Dear Friends and Neighbors,
After a 60-day regular session that ended March 10, our special session finished late last night after we approved supplemental operating and capital budgets, and restored 27 bills to law that had been vetoed by Gov. Inslee. It’s good to be coming home with these sessions finally behind us.
Supplemental operating budget
A tentative agreement was reached over the weekend on a supplemental operating budget and we were called back to the Legislature to begin taking votes yesterday. The first vote was on the compromise supplemental operating budget, House Bill 2376, which was approved 78-17. Here are the highlights:
- It increases spending by $191 million over the current $38.5 billion 2015-17 operating budget.
- About $40 million is directed for mental-health programs and the state’s two mental hospitals.
- There’s about $7 million to recruit and retain K-12 staff and support for beginning teachers.
- The budget provides $29 million for overtime of home health-care providers due to federal rule changes.
- As much as $18 million is appropriated for state need-grant college funding, and there’s $8 million to help backfill costs to keep tuition reduced at state colleges and universities.
- The agreement also uses $190 million in budget reserves to pay for wildfire suppression last year.
- It does not contain or rely upon the millions of dollars of tax increases House Democrats originally proposed (see page two of this link).
Unfortunately, the state’s Public Works Trust Fund is swept to help fund the supplemental operating budget. This money is important to our local municipalities to help finance water, sewer and other infrastructure. Without this, it will cost more for local governments to finance their projects.
No budget is perfect. While I have concerns, I felt the positives outweighed the negatives in this budget plan. So I voted yes. You can get more information about the supplemental operating budget here.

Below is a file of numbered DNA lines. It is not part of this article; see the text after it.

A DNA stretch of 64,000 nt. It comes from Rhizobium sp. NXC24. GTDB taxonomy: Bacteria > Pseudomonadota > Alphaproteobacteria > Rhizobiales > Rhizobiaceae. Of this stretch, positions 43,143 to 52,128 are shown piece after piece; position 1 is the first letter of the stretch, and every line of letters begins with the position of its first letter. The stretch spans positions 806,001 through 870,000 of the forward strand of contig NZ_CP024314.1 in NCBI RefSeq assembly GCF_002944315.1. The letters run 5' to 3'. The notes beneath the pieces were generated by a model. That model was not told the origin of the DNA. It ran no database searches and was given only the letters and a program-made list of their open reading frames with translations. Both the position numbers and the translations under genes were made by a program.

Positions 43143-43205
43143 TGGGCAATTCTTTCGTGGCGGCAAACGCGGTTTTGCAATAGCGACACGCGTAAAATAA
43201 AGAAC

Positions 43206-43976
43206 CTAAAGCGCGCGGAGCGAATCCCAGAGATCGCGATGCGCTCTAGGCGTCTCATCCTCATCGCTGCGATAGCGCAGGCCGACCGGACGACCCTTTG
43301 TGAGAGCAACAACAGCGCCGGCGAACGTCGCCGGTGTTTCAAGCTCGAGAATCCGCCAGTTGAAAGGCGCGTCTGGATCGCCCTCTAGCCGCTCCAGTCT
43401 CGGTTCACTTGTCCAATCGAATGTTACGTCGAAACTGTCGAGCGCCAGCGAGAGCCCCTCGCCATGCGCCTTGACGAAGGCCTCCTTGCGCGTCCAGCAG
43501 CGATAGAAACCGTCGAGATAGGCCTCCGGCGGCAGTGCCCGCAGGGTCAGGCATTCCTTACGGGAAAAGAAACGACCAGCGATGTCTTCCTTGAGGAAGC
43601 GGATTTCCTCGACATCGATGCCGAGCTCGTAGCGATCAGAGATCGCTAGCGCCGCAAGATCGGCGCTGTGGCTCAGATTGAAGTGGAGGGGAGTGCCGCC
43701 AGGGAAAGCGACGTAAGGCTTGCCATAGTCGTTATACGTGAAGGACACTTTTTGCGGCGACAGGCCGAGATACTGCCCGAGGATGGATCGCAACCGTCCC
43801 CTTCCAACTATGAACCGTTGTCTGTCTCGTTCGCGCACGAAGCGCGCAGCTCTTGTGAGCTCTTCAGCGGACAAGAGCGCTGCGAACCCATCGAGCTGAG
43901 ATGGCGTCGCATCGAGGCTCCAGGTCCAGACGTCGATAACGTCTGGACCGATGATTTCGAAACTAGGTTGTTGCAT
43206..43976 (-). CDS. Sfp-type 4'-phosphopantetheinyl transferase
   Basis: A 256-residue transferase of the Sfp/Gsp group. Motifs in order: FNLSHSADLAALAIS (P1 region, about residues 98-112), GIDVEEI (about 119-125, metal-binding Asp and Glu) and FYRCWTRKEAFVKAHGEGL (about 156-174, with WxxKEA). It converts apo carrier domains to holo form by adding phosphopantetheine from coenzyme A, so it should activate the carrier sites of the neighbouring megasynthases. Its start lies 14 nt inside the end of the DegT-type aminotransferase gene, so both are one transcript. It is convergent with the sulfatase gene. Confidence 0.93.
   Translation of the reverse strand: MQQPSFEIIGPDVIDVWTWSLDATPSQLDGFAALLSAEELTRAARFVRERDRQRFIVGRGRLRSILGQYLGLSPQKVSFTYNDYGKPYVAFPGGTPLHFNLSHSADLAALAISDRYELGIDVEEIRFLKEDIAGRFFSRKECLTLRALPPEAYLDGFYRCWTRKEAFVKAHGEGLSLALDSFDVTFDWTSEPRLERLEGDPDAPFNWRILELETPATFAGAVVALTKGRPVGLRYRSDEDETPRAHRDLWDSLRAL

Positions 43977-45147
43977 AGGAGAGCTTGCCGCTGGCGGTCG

Legislature overrides governor’s vetoes
When a supplemental operating budget agreement was not produced by March 10, Gov. Inslee made good on his threat to veto bills. Of 37 Senate bills on his desk, he vetoed 27 of them. These were Republican and Democrat bills, passed with bipartisan support. The governor’s actions were not helpful toward advancing budget negotiations.
It takes a two-thirds majority of those present in the House and Senate to successfully override a veto. On Monday, the Senate took the historic action of overriding every one of the governor’s vetoes on those 27 bills. Before adjourning last night, the House followed suit, voting to override and ensure these legislatively approved bills become law.
Nealey’s bills await governor’s signature
I’m very pleased two of my tax reform bills passed the Legislature and are on the governor’s desk awaiting his signature. House Bill 2539 will ensure surviving spouses are no longer charged a real estate excise tax on their inherited real property. House Bill 2540 will reduce the penalty against those who make a mistake on their tax form when reporting tax preferences they have received from the state. Get more details about these bills from my opinion editorial.
Visiting with our local media
Last week, Rep. Maureen Walsh and I took time to drive through the 16th District, stopping at local newspaper offices, and KEPR-TV (see the report here) and KONA Radio in Pasco, to provide an update of the recently completed legislative session. Our visit began early Thursday morning in Dayton with Loyal Baker, publisher of The Chronicle. See the photo below.
Local achievements honored
During the final days of the regular session, Rep. Maureen Walsh and I introduced resolutions honoring the Walla Walla Frontier Days sesquicentennial and the Prosser High School football team.
The Walla Walla Frontier Days is the oldest fair in the state, having been first staged in 1866 by the Walla Walla Agricultural Society. I am very proud of this rich history from our local area. The House approved House Resolution 4679, giving the fair the honor and recognition it deserves.
We also took time to pay tribute to the Prosser High School football team, winner of the 2015 Class 2A state championship and five previous championships. Several players (shown below) got up at 4 a.m. and joined Coach Cory Ingvalson to make the trip to Olympia to accept House Resolution 4680, unanimously adopted in the House.
District office re-opened
Now that we’ve adjourned the regular session and the end of the special session is upon us, I have re-opened my district office in Walla Walla. My legislative assistant, Meagan Allen, is ready to help you. Please contact my office any time you have questions, comments or suggestions about state government or possible legislation. You’ll find the phone number and address below.